WYSO

Culture Couch

WYSO is exploring the arts scene in our community with a new occasional series. It’s called Culture Couch. Have a seat.

It’s stories about creativity – told through creative audio storytelling.

From Broadway musicals to youth theatre, and graphic novels to graffiti, you’ll meet artists from across the region. We hope you’ll join us for the journey.

Culture Couch is made possible by a generous grant from the Ohio Arts Council.

exterior of The Conteporary in downtown Dayton
George Drake Jr. / WYSO

After almost 30 years, The Dayton Visual Arts Center, DVAC, is making the bold and possibly risky move of changing its name to become, simply, The Contemporary. Its mission will mostly remain the same, but with the name change and a potential move to a bigger location in the works, it aims to do more  - both locally and nationally.

Exploring Fairborn Through Augmented Reality Gaming

Nov 16, 2018
In Escape to Fairborn, users interact with murals and other landmarks around Fairborn.
Lauren Shows / WYSO

What do you call it when your smart phone camera shows you things that aren’t really there? That’s augmented reality, superimposing a computer-generated image onto what you’re seeing through your camera’s lens, changing your view of the world around you. 

At the offices of Mile Two, a digital technology firm in Downtown Dayton, Ontario Britton holds up his phone, showing an elaborate Lego model he built.

Actor Duane Jones in a scene from the movie Night of the Living Dead.
via Wikimedia Commons

Fifty years ago, on October 9, 1968, the low-budget horror film, Night of the Living Dead, surprisingly reached mainstream America. It’s the story of ravenous corpses returning to life to prey on society.

Not only did the movie create the modern zombie genre, but also its African American leading actor, Duane Jones, made history all his own. 

Ryan Ireland restocks a Little Free Library on a rainy day in Clifton.
Alan Staiger / WYSO

In 2009, a young man in Wisconsin built a replica of a one room school house, put some books inside it and put it in his front yard.  It was a tribute to his mother, a school teacher.  The idea was that anyone could take a book  - or leave a book – and it caught on.  There are 85 thousand of these neighborhood book exchanges now around the world.  They’re known as Little Free Libraries.

Bayard Rustin, half-length portrait, facing front, microphones in foreground
Library of Congress Prints and Photographs Division. New York World-Telegram and the Sun Newspaper Photograph Collection.

Before the freedom riders and Martin Luther King Jr., there was Bayard Rustin, a gay African American Quaker and civil rights activist. Rustin taught King Ghandian non-violence and was the major organizer for the 1963 March on Washington.  Rustin once stated that if we want peace and social justice, “We need in every community a group of angelic troublemakers.”

Cincinnati Composer and long-time Choral director Steve Milloy found his role model late in his life.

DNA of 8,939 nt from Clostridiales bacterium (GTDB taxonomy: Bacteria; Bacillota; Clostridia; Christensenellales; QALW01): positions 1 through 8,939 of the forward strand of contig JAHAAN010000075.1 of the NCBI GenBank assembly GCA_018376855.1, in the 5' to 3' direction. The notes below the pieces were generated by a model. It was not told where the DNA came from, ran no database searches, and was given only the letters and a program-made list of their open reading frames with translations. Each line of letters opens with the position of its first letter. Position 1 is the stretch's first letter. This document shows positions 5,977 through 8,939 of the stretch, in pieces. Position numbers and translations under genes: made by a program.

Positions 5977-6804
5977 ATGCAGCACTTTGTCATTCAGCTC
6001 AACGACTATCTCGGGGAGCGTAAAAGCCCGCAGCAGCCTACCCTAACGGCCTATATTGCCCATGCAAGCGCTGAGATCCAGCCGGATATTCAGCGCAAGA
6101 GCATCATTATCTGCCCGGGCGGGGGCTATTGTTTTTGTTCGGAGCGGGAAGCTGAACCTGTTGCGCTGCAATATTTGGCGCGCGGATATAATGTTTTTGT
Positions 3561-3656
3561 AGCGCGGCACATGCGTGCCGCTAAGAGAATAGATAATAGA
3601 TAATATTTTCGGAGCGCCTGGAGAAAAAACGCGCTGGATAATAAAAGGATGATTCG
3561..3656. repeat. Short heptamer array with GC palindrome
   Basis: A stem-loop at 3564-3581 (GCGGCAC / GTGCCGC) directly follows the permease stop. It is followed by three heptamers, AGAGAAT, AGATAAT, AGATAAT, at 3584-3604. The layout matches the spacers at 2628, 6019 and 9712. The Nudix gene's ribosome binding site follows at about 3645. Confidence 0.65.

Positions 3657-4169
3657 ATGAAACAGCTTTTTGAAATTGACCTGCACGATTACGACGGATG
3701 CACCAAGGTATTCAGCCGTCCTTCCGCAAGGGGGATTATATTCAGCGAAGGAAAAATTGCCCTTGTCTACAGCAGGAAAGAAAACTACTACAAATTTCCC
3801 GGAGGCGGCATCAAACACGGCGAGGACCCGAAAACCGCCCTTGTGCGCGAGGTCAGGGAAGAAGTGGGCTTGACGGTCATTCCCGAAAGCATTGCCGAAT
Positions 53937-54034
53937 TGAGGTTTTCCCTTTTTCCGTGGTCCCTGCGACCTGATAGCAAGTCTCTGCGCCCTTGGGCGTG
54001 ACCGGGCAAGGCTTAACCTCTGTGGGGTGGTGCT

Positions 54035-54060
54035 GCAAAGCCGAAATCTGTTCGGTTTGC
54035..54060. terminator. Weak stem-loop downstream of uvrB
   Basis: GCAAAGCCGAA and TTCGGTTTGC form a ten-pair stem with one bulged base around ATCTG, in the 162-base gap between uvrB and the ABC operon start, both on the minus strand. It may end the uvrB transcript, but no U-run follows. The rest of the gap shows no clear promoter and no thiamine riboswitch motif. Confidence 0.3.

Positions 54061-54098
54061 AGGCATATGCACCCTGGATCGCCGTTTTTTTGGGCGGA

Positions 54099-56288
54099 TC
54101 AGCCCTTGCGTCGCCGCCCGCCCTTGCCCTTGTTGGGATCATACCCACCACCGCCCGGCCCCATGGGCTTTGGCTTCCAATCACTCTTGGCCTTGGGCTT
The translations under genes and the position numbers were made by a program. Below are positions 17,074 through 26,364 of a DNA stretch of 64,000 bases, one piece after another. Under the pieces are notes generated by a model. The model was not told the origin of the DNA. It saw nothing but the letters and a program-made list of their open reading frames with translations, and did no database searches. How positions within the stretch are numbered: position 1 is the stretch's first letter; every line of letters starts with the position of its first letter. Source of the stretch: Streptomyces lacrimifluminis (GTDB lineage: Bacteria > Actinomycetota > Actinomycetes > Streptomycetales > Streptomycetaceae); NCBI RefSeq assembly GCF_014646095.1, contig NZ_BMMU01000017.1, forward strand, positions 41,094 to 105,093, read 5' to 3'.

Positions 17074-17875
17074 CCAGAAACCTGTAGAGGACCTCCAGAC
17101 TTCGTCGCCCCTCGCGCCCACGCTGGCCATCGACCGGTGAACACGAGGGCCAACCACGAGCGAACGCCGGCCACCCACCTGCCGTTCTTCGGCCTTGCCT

The Apollo XI Crew photographed by Yousuf Karsh.
National Portrait Gallery, Smithsonian Institution; gift of Estrellita Karsh in memory of Yousuf Karsh / ©Estate of Yousuf Karsh

The first image that comes to mind when people think of Winston Churchill is of the leader scowling, his hand on his hip. It was taken by photographer Yousuf Karsh. Some of the greatest photographs of our time were taken by the Armenian refugee who fled to North America and rose to international fame. 

"[The Churchill portrait] was the international breakthrough of his career," says Karsh's 88-year-old widow and Antioch College alumna, Estrellita Karsh, on the phone from Boston.

Exploring Fashion, Costuming Through Men's Hats

Jul 9, 2018
Wittenberg University as Costume Shop Manager and Designer Debbie Henderson studies and collects men's hats.
Lauren Shows / WYSO

Debbie Henderson’s work space is a shrine to men’s headwear. Hats of every conceivable style and color are hung on coatracks and stacked half-a-dozen high on tables — they’re even tucked away on bookshelves. Colorful vintage hat boxes are displayed on high shelves that run the length of the room.

The highland green 68 fastback Mustang was the star of the movie Bullitt.
Sicnag / Wikimedia Commons

Fifty years ago a movie director named Peter Yates and a young rising stare named Steve McQueen made a car into a movie star. The movie was called Bullitt. McQueen played a cop who drove a highland Green 68 Mustang fastback. 

Taking A Look At The Set Behind The Curtain

Jun 15, 2018
George Drake Jr. / WYSO

During his life, William Shakespeare wrote 37 plays. And as the final production of their 2018 season, The Human Race Theatre in Dayton is tackling all of them in just over an hour and a half. The Complete Works of William Shakespeare (Abridged) is a comedy that’s part improv and part audience participation. Community Voices Producer George Drake, Jr. took a look behind the curtain to see how the set for the show came to life.

If you know anything about theatre, you know that a lot of the magic happens backstage.

Migiwa Orimo in her Yellow Springs studio, January 2018.
Tess Cortés

Migiwa Orimo is a visual artist in Yellow Springs. The work she creates in her studio, might end up in a traditional art gallery  – or carried through the streets during a political protest. Because alongside her formal studio work, Orimo makes protest banners. She’s been showing her art work in galleries for over 30, years but recently her banners were included in an exhibition of protest art called “Still They Persist.” 

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